Morning, all. Slept in. Sick kid. Short post.
Yesterday, we did a brainstorming activity called “Question Flood,” which I borrowed and adapted from language arts guru Kelly Gallagher. The kids are still in the stages of finalizing their idea selections for their injustice speeches. I used this activity to not only help them make a final decision but also help them nurture their ideas along.
- Divide students into teams of 5 or 6.
- Ask students to sit in a circle.
- One will begin by pitching his or her idea to the group. The members simply listen. No conversation takes place.
- After the idea has been pitched, members “flood” the sharing member with questions. No etiquette, no protocol, just rapid-fire questioning.
- The sharing member writes down as many questions as he/she can, generally adopting some sort of short-hand method to get down as much as possible. Importantly, he/she cannot respond to the questions, only write them down. The questions are there to make him/her think, to consider things from different angles.
- Generally, this continues until the flood turns to a “trickle of questions” and then a new member shares his/her idea.
- The process is repeated until all members have shared and been “flooded.”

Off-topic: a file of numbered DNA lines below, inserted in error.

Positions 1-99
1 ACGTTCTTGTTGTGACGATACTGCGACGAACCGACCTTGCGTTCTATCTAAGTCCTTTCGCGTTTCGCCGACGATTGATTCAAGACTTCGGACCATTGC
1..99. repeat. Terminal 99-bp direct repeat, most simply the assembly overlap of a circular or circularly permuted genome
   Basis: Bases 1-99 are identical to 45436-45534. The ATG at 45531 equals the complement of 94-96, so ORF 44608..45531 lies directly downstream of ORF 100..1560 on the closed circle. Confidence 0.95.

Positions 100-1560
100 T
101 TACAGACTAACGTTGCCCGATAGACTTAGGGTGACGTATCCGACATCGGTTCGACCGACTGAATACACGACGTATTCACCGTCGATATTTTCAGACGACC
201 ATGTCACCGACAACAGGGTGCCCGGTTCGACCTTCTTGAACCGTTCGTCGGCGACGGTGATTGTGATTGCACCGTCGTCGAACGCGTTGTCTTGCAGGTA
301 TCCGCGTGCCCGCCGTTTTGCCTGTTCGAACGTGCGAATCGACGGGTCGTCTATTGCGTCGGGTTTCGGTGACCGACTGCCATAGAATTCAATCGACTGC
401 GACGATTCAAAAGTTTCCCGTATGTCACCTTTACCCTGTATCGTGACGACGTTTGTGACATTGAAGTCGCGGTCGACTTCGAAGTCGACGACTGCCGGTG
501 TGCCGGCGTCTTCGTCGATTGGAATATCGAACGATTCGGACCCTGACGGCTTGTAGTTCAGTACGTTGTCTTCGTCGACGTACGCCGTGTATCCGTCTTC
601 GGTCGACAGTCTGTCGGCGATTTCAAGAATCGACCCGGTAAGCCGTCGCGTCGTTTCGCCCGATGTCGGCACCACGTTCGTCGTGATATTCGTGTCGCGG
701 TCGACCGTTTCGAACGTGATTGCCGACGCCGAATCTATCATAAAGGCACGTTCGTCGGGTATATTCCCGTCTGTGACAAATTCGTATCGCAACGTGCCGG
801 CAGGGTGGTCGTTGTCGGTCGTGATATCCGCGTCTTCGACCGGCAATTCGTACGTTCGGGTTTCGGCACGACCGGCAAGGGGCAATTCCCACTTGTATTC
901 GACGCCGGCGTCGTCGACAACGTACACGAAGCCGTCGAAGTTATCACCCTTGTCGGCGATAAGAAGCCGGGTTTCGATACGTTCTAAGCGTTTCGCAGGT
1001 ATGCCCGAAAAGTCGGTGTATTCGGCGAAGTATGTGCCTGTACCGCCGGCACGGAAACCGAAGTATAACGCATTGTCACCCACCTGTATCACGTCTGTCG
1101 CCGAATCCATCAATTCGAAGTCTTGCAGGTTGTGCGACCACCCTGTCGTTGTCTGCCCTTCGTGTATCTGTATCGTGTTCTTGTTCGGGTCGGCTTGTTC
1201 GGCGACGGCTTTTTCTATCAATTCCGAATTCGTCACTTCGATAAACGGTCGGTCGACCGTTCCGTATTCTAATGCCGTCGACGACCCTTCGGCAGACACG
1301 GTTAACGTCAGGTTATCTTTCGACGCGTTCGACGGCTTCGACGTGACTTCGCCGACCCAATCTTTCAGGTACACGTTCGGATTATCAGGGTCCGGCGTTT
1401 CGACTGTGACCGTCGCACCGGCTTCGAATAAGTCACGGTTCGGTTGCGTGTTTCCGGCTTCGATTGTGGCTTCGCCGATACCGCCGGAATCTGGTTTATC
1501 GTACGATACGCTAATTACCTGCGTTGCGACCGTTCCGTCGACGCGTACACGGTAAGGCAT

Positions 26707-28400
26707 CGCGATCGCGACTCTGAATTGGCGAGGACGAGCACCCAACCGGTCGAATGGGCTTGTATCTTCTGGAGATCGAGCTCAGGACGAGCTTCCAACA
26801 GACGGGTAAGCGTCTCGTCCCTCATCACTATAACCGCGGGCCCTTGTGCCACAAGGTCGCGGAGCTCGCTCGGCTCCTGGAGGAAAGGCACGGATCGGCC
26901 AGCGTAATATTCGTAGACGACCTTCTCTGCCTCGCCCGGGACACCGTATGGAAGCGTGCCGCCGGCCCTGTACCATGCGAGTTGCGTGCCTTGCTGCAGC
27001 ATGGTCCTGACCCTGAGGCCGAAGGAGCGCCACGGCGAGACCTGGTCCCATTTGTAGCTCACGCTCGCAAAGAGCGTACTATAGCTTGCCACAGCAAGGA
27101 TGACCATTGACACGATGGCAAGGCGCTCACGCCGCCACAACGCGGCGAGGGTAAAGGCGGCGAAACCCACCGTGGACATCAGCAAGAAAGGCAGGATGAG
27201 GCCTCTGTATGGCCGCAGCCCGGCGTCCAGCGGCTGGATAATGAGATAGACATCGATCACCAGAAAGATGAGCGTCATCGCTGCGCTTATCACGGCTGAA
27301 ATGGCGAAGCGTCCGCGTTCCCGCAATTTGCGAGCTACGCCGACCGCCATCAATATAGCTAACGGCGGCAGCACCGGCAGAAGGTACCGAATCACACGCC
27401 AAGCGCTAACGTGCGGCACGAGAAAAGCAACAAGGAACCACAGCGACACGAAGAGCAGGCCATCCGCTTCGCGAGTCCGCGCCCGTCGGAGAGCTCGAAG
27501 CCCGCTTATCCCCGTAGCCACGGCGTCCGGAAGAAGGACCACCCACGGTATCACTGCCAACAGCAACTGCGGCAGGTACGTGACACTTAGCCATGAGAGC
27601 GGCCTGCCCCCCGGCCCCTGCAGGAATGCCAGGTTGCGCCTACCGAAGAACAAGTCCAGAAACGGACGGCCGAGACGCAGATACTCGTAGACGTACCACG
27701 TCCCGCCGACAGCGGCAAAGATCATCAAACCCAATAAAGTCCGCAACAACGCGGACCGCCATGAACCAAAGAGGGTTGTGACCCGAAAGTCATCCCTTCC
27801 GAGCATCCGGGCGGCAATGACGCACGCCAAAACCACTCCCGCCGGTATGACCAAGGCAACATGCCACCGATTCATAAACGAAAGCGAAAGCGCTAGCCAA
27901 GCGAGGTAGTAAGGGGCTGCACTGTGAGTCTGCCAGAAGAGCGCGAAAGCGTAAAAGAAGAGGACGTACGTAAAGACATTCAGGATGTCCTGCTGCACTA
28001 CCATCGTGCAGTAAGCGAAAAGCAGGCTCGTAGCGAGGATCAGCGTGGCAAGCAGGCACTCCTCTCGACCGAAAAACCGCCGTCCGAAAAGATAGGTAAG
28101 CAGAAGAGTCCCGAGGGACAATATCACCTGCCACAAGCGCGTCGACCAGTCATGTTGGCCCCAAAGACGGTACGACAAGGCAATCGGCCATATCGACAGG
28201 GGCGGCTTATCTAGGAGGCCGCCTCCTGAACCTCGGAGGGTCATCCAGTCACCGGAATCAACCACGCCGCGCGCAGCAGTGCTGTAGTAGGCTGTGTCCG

- At this point, if time allows, then I let a conversation take place, letting them discuss the things they had to resist talking about during the process. Usually some pretty good discussion takes place.
I like this strategy because it reveals and/or reiterates the value of feedback in the development of ideas in a relatively “safe” manner. My hope is that the kids come to realize how such input can help cultivate their ideas. My greatest hope is that they get to a point where they seek feedback on their own. As I tell them, school is not the only place where they will need to pitch and grow their ideas, not the only place where collaborating with others can make the difference between a good idea and a great idea. Great ideas. I expect no less. Now or later.
- The Guards at Their Gates: Morning Minutes, February 9, 2016
- Sick Day: Morning Minutes, February 11, 2016